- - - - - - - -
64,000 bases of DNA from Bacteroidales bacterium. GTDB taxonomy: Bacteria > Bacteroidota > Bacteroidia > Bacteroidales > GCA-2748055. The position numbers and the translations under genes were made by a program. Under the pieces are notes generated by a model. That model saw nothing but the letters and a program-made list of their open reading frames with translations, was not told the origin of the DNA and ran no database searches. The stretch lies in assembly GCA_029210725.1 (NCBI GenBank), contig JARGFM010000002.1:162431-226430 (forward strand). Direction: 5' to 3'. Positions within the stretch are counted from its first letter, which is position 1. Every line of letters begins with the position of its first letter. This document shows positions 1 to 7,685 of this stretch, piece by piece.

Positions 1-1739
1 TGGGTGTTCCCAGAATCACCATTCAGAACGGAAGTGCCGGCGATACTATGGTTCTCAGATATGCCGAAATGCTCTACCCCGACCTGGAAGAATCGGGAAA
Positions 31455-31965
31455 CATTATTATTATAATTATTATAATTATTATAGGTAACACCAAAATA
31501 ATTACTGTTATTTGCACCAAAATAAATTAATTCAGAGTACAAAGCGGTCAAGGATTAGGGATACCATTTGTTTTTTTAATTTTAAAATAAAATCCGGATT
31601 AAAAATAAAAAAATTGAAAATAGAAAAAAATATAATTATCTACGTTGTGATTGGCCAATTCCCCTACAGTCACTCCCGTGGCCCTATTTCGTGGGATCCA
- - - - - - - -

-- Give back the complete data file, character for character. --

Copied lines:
64,000 bases of DNA from Bacteroidales bacterium. GTDB taxonomy: Bacteria > Bacteroidota > Bacteroidia > Bacteroidales > GCA-2748055. The position numbers and the translations under genes were made by a program. Under the pieces are notes generated by a model. That model saw nothing but the letters and a program-made list of their open reading frames with translations, was not told the origin of the DNA and ran no database searches. The stretch lies in assembly GCA_029210725.1 (NCBI GenBank), contig JARGFM010000002.1:162431-226430 (forward strand). Direction: 5' to 3'. Positions within the stretch are counted from its first letter, which is position 1. Every line of letters begins with the position of its first letter. This document shows positions 1 to 7,685 of this stretch, piece by piece.

Positions 1-1739
1 TGGGTGTTCCCAGAATCACCATTCAGAACGGAAGTGCCGGCGATACTATGGTTCTCAGATATGCCGAAATGCTCTACCCCGACCTGGAAGAATCGGGAAA
Positions 31455-31965
31455 CATTATTATTATAATTATTATAATTATTATAGGTAACACCAAAATA
31501 ATTACTGTTATTTGCACCAAAATAAATTAATTCAGAGTACAAAGCGGTCAAGGATTAGGGATACCATTTGTTTTTTTAATTTTAAAATAAAATCCGGATT
31601 AAAAATAAAAAAATTGAAAATAGAAAAAAATATAATTATCTACGTTGTGATTGGCCAATTCCCCTACAGTCACTCCCGTGGCCCTATTTCGTGGGATCCA